When I was a kid, my father always used to apprise me that, “Son, God is everywhere. He is watching all your activities”. But I used to think that how’s that possible. Thankfully, now I got to know what it meant actually.
The Pegasus spyware is a surveillance software, developed by NSO Group, an Israeli cyber arms firm, that can be surreptitiously installed on mobile and other technological devices running most versions of Android or iOS. Pegasus effect on the phone is instinctively capable of reading and gathering all important information stored in our electronic gadgets by way of reading text messages, passwords, tracking, camera, microphone, and manufacturing information from apps.
NSO Group is known to build sophisticated software and technology for selling solely to law enforcement and intelligence agencies of vetted governments for the sole purpose of risk management in cybersecurity to prevent crime and terror acts, as claimed by the company. The spyware is named after a fictional winged horse character named, Pegasus and is a Trojan Horse that can fly high to keep our mobile data in its way.
Initially, Pegasus spyware started initiating headlines in the year 2016 when it was outbursted that there was an unsuccessful attempt of an attack on the device of UAE human rights activist Ahmed Mansoor. He had received text messages on his iPhone providing ‘new secrets’ about tortured prisoners in the country if he opened a link in the SMS. Instead of following the instructions, Mansoor sent the messages to the researchers at Citizen Lab, who tracked the origin of the links back to the infrastructure belonging to NSO Group. It was revealed that the link gave access to the Pegasus spyware that could exploit vulnerabilities in an iOS and infect it by giving unlimited access to the data on the device.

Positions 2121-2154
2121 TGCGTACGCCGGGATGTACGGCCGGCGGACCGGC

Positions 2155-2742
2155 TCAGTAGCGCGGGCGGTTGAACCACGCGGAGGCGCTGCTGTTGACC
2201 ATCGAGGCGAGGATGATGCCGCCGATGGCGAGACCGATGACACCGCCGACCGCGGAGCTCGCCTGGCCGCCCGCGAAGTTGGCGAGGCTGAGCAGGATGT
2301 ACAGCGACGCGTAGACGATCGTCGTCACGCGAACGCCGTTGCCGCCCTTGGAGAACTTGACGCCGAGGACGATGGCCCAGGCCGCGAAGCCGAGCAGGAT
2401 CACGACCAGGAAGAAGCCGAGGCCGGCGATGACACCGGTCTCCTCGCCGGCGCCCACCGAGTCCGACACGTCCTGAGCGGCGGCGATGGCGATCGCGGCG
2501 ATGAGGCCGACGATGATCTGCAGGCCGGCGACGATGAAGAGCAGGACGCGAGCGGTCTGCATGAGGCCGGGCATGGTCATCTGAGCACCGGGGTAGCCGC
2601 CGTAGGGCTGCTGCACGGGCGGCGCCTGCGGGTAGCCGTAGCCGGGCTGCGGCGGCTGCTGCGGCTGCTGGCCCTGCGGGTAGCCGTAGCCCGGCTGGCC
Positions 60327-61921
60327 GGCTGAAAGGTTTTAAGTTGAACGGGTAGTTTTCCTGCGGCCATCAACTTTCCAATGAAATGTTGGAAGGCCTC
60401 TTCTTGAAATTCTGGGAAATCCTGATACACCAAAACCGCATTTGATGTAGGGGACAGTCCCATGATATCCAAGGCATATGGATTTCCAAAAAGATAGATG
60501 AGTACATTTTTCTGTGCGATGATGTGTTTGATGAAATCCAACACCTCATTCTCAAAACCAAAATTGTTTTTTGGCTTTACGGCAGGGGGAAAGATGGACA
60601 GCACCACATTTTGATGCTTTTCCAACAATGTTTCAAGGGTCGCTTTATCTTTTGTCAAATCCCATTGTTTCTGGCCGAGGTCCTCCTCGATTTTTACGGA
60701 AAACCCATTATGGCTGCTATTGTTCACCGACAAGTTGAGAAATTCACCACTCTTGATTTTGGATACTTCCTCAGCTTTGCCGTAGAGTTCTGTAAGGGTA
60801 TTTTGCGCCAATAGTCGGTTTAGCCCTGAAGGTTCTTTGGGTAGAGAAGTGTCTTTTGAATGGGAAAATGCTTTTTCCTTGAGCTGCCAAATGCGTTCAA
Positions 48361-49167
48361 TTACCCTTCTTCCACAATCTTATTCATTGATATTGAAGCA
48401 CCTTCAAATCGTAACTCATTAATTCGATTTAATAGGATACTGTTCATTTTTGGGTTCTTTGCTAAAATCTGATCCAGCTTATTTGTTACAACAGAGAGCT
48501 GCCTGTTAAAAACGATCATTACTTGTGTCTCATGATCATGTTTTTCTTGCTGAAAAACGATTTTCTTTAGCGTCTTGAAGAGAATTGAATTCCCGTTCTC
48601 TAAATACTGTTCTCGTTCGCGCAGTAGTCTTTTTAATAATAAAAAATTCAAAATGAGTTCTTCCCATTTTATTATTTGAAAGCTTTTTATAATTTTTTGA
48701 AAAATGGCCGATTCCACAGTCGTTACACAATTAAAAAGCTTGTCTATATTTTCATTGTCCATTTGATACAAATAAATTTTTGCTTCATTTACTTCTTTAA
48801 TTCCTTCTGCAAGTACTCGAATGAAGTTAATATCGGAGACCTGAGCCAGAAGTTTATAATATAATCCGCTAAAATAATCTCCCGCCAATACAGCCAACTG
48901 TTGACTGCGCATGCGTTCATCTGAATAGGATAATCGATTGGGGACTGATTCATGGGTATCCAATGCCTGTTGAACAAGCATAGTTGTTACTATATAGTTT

Then, WhatsApp in 2019 had released a statement agreeing that a cyberattack by spyware exploited their software’s vulnerabilities and has infected roughly 1,400 devices across 20 countries widening four continents. The attack targeted several activists, lawyers, and journalists and of which 20 were Indians. It was allegedly carried out using the Israel-based NSO Group’s spyware, Pegasus, which allowed the surveillance to be conducted on individuals via their electronic devices and smartphones.
Source: The Citizen Lab
The image above shows the number of Pegasus TLS Certificates detected.
In the early days, one of the main vulnerable schemes was via SMS. The victim got an SMS with a link. If the person clicks on it then their device gets infected with the spyware.
But the Pegasus spyware has a unique capability of launching network injection attacks on user’s devices that are initiated remotely, i.e, without the target’s engagement. It is also referred to as zero-click engagement as the spyware gets engaged with a device without any clicks which can be mainly through missed calls. This also gave NSO group flagship product an edge over other spyware. It is also known by names, Q suite, and Trident.
The Organized Crime and Corruption Reporting Project (OCCRP) report says that as the public became more aware of these tactics and was effectively able to deal with malicious spam, zero-click exploitation was revived. Zero-click relies on bugs in very popular apps like WhatsApp, which sometimes receive and transmit data from unknown sources. If any vulnerability is found, Pegasus can infiltrate a device using the IP address of the app. The user does not have to access a link, read a message, or even answer a call.